We developed a large-scale magnetically levitated electrode ionization chamber and examined a performance characteristic of the chamber with the volume of 8 liters. We confirmed that the ionization chamber can definitely measure low level radiation dose. We measured background dose under the condition that a device was put in an airtight container. We obtained the result that the opening of the chamber's shutter did not influence measurement of background. We measured also dose rate of background by the ionization chamber with the different volumes of 1, 8 and 14 liters simultaneously. Then, we obtained the same experimental results about magnitude and time fluctuation of the dose equivalent rate, even if ionization volumes were different. In measurement of 8 liters ionization chamber under time intervals 10, 30 and 60 minutes, a detection limit with reliability 68% were 0.0054, 0.0027 and 0.0012μSv/h, respectively.
Using electron spin resonance (ESR) spectroscopy, we revealed the thermal decay process of radicals induced in wheat flours by γ ray irradiation. Upon irradiation, a broad satellite signal was newly generated in the vicinity of the g==2.0 regions. By heating treatment, the satellite signals decreased exponentially. In order to evaluate the radical decay during heating, we defined a time-dependent master equation. Based upon the general solution of the equation, we evaluated the time constant of the radical decay through the nonlinear least squares method.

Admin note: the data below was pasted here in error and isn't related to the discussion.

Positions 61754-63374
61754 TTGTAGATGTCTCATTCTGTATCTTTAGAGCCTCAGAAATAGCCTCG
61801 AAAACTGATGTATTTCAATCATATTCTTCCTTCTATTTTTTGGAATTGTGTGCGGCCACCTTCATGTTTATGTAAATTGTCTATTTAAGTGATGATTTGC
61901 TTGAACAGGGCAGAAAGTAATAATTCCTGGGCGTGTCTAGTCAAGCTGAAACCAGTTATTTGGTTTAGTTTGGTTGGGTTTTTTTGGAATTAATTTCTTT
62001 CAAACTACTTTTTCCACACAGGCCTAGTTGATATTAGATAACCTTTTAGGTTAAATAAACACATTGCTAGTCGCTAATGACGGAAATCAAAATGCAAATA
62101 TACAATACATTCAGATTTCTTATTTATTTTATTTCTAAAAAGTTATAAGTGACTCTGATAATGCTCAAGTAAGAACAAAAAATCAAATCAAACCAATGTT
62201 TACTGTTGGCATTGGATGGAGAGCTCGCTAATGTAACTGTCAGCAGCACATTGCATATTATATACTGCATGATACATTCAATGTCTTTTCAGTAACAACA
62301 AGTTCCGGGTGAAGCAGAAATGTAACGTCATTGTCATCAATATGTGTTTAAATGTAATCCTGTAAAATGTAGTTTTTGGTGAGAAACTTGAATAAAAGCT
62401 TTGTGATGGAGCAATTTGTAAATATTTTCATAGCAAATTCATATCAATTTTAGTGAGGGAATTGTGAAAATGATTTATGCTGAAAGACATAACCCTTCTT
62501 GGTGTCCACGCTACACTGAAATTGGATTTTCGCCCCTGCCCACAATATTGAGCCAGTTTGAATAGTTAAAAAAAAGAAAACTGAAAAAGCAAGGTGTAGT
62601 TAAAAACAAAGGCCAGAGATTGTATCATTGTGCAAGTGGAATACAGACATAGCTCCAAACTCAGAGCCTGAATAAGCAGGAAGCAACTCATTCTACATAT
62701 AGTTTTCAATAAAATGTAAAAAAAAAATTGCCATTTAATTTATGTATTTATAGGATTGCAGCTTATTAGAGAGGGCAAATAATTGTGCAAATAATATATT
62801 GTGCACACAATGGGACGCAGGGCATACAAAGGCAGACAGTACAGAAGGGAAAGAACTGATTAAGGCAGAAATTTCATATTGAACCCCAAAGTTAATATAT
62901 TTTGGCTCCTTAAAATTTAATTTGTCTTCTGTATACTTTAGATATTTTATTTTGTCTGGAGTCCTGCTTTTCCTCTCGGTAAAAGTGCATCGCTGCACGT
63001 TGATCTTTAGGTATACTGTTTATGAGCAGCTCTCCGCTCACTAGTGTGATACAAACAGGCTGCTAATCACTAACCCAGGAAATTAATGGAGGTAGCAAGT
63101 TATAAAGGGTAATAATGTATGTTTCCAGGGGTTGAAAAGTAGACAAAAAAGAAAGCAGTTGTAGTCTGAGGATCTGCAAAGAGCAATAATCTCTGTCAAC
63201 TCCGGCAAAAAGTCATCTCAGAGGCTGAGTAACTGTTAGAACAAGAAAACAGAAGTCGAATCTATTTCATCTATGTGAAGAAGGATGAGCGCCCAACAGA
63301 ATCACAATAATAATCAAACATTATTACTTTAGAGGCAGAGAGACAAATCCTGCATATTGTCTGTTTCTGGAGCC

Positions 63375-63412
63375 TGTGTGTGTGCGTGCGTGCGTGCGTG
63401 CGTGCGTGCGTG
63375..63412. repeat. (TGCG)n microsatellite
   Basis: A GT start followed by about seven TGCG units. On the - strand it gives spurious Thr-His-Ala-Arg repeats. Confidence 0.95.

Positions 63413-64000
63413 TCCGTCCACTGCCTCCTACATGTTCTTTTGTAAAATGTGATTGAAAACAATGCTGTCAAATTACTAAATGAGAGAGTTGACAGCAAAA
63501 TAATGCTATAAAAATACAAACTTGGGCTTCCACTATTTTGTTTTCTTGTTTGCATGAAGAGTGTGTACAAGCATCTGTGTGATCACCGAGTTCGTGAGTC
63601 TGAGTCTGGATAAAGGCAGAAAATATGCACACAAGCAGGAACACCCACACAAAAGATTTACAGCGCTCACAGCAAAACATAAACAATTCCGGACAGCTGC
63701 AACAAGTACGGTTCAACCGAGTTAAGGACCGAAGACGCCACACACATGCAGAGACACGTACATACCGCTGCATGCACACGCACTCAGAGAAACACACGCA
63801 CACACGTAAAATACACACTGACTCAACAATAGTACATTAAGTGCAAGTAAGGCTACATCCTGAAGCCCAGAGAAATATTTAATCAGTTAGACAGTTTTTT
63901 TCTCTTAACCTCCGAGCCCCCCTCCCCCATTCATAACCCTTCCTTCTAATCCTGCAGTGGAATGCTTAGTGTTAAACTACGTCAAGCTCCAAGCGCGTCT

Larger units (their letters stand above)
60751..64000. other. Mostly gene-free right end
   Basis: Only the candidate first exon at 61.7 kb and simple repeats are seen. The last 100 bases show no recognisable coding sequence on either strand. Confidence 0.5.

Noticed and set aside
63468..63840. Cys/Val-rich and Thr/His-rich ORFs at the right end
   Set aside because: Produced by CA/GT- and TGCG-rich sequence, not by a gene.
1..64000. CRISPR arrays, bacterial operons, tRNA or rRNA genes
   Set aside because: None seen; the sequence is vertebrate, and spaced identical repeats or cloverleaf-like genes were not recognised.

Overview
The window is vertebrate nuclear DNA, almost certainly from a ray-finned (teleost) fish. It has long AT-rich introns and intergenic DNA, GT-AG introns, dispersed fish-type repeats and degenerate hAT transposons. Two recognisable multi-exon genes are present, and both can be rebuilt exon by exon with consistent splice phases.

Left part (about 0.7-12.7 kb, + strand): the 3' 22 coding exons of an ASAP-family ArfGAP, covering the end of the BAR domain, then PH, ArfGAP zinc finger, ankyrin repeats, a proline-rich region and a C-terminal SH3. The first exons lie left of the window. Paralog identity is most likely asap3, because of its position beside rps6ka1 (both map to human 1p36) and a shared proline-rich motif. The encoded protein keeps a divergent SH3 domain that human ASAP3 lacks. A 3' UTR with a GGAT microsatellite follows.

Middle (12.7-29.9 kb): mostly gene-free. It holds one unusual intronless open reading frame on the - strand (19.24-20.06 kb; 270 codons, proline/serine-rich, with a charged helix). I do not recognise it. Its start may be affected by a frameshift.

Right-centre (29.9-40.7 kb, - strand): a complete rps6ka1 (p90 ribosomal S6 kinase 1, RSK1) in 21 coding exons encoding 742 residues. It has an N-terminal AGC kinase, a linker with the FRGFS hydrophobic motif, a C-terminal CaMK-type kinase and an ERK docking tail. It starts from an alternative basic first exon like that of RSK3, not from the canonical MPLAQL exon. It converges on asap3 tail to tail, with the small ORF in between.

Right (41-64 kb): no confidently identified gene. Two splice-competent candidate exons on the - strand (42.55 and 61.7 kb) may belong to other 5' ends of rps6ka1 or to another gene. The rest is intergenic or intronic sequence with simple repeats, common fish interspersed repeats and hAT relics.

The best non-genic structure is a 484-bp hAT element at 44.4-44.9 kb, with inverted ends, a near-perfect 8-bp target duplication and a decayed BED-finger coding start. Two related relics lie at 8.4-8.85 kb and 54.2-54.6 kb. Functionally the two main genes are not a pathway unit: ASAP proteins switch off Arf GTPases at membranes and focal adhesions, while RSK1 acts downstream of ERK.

A method using BAS-MS type imaging plates (IPs) has been developed to estimate the values of ambient dose equivalent of scattered photon radiations in a diagnostic X-ray room where interventional cardiology procedures are frequently performed. An IP made of europium-doped BaFBr, a photostimulated luminescence material, is a highly sensitive two-dimensional radiation sensor. IP can be used as a passive dosemeter for a specific period, combined with a post-irradiation annealing procedure. The detector response to X-rays with effective energies between 30 and 120 keV were investigated via measurements with and without the use of metal filters (aluminum, copper, and cadmium) of varying thicknesses. The ambient dose equivalent can be evaluated by using a flat energy response to the dose equivalent obtained by taking the weighted sum of the sensitivity data measured under three different metal filters, without requiring knowledge of the effective energies of scattered photon radiations. The value of ambient dose equivalent at several measuring points in a diagnostic X-ray room was evaluated for periods of either 2 or 4 weeks using the flat ambient dose equivalent response and the annealing procedure. This method using IPs is practical for estimating values of ambient dose equivalent in a diagnostic X-ray room.